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Is electric the future-proof option for sustainable heating in UK buildings?

Is electric the future-proof option for sustainable heating in UK buildings?

The UK is making progress in decarbonising its economy. In 2022 total emissions fell by 3.4%, and the nation is currently only 19% short of the 2030 target of a 68% reduction of 1990 levels. To achieve the UK’s 2050 net zero obligation, large parts of the economy still require further decarbonisation, especially commercial and domestic heating. According to the Climate Change Committee (CCC) parliamentary report, half of current heat demand must be low carbon by 2035 to reach the 2050 target.

Like many sectors, the transition to low carbon is happening through electrification. Gas boilers are already being phased out, and in 2025 the Future Homes Standard will come into force, effectively shutting them out of new build homes. This will make low carbon, sustainable heating a necessity for installers. Electric heating is a future-proof, low carbon solution that will survive the further significant changes in energy mix, market reform, and greater grid flexibility that are bound to come.

Energy mix and market reforms demand future-proof electric heating

More renewable energy is coming online across the UK. In 2022 40% of electricity was produced from renewable sources. And in May 2022, 73% of the grid’s power came from renewables. This means the overall share of electric energy in the UK is becoming greener. As this trend continues, commercial and residential heating must be prepared to adopt more electric heating.

The increase of renewables in the energy mix isn’t the only significant change that will drive the transition to low carbon electric heating methods. The UK government announced and concluded its Review of Electricity Market Arrangements (REMA) last year. The review, touted as the “biggest electricity market reform in a generation,” aims to enhance energy security and cut electricity costs as the UK moves to a cleaner energy system.

One of the biggest consequences of the review will be the decoupling of the gas and electricity markets. Currently, the highest gas prices determine the wholesale price of electricity. The consequence is much higher electricity prices, including renewable electricity, which should be significantly cheaper.

When the decoupling reforms are enacted, the price of residential and commercial electricity should drop significantly, especially as the renewables mix continues to increase past 40%. This would make electrical heating one of the least carbon intensive forms of heating, as well as the least expensive. Making the most of this by deploying electrical heating is important to ensuring future-proof heating in commercial and residential buildings.

Direct electric is best fit for a more flexible grid and the varied UK building stock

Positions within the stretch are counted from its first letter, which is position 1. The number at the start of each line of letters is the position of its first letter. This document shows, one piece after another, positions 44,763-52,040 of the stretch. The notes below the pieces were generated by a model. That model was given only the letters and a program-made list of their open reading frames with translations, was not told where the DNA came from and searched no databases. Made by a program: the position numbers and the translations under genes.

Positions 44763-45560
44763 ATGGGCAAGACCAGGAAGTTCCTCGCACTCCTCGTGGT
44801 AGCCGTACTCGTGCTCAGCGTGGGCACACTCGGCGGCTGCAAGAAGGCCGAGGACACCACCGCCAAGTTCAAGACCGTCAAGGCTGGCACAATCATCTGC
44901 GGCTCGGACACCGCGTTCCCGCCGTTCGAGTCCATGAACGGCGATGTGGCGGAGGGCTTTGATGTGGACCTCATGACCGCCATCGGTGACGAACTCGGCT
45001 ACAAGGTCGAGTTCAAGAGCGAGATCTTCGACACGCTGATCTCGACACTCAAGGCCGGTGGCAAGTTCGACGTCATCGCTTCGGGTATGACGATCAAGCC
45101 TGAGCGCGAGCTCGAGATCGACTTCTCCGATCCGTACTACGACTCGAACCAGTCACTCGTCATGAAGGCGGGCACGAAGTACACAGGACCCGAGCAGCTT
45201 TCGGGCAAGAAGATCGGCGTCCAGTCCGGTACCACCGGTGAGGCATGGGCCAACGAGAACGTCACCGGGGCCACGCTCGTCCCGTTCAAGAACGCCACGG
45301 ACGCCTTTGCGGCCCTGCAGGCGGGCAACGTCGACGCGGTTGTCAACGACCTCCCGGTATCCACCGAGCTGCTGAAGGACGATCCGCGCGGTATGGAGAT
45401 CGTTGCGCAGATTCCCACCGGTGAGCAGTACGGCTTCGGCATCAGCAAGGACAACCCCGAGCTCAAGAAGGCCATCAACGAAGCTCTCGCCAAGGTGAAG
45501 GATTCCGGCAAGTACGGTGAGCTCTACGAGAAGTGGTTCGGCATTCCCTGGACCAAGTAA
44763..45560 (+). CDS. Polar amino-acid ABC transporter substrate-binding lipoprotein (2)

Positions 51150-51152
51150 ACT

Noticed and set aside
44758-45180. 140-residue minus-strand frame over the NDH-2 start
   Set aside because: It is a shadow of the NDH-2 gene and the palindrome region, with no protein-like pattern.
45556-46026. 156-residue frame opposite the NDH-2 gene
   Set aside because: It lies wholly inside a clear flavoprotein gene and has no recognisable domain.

Future-proofing also requires the right product for the right property. Heat pumps and direct electric are the two most popular forms of low carbon electric heating and the UK’s varied building stock requires both. New homes built after 2025 and spacious, two-storey buildings are suitable for heat pump installation. However, large swathes of the UK building stock are made up of smaller, older, and multi-storey buildings where heat pump installation is not practical. And as former commercial buildings are transformed into residential flats in the wake of the shift to hybrid work, retrofitting increasingly involves smaller heating solutions for multi-storey properties. Research carried out by electrical heating company, ThermoSphere, shows 54% of construction professionals reported that the best low carbon heating solution for smaller homes, apartments, and multi-storey buildings is direct electric heating because it does not require external equipment and has a minimal footprint.

The potential REMA reforms will also lead to “increases [in] the participation of low carbon flexibility technologies”, including more electricity storage and wider use of demand side response (DSR). UK homes have recently experienced this with the limited roll out of the National Grid ESO Demand Flexibility Scheme, a residential DSR technology ending in March 2023. As demand side activity increases, giving domestic and commercial properties the ability to receive financial rewards for temporarily reducing their electricity consumption, buildings with low carbon electric heating have the potential to receive the most benefit as they have the most capacity to shut off.

In addition, because DSR requires reducing consumption by turning off electrical systems, buildings with direct electric heating can manage this with greater control as direct electric heating does not operate on a central heating system, unlike gas or air-to-water or ground-source heat pumps. This allows for more localised, zone-specific heating. When turning off is required, buildings that don’t use centralised heating systems can choose to shut down specific areas and keep others heated. What’s more, with new underfloor heating products, on average it only takes approximately 20-30 minutes to heat a room, meaning temperature and comfort levels can be quickly restored after a shut off.

As the UK continues to further electrify in order to decarbonise, electric residential and commercial heating will be able to endure future changes in energy mixes and market reform. Smaller, older, and multi-storey buildings will also benefit from direct electric heating as the grid becomes more flexible.

www.thermosphere.com

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BDC 317 : Jun 2024